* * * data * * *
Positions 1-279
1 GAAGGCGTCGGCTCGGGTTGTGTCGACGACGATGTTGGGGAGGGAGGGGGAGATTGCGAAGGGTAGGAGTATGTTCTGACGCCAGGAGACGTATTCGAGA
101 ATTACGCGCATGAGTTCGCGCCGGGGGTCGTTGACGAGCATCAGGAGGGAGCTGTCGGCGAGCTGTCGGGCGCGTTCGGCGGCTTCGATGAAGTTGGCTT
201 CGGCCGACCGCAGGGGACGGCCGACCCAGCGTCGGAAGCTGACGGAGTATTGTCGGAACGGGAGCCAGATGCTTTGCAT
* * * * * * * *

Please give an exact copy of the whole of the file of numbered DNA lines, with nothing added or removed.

Positions 1-279
1 GAAGGCGTCGGCTCGGGTTGTGTCGACGACGATGTTGGGGAGGGAGGGGGAGATTGCGAAGGGTAGGAGTATGTTCTGACGCCAGGAGACGTATTCGAGA
101 ATTACGCGCATGAGTTCGCGCCGGGGGTCGTTGACGAGCATCAGGAGGGAGCTGTCGGCGAGCTGTCGGGCGCGTTCGGCGGCTTCGATGAAGTTGGCTT
201 CGGCCGACCGCAGGGGACGGCCGACCCAGCGTCGGAAGCTGACGGAGTATTGTCGGAACGGGAGCCAGATGCTTTGCAT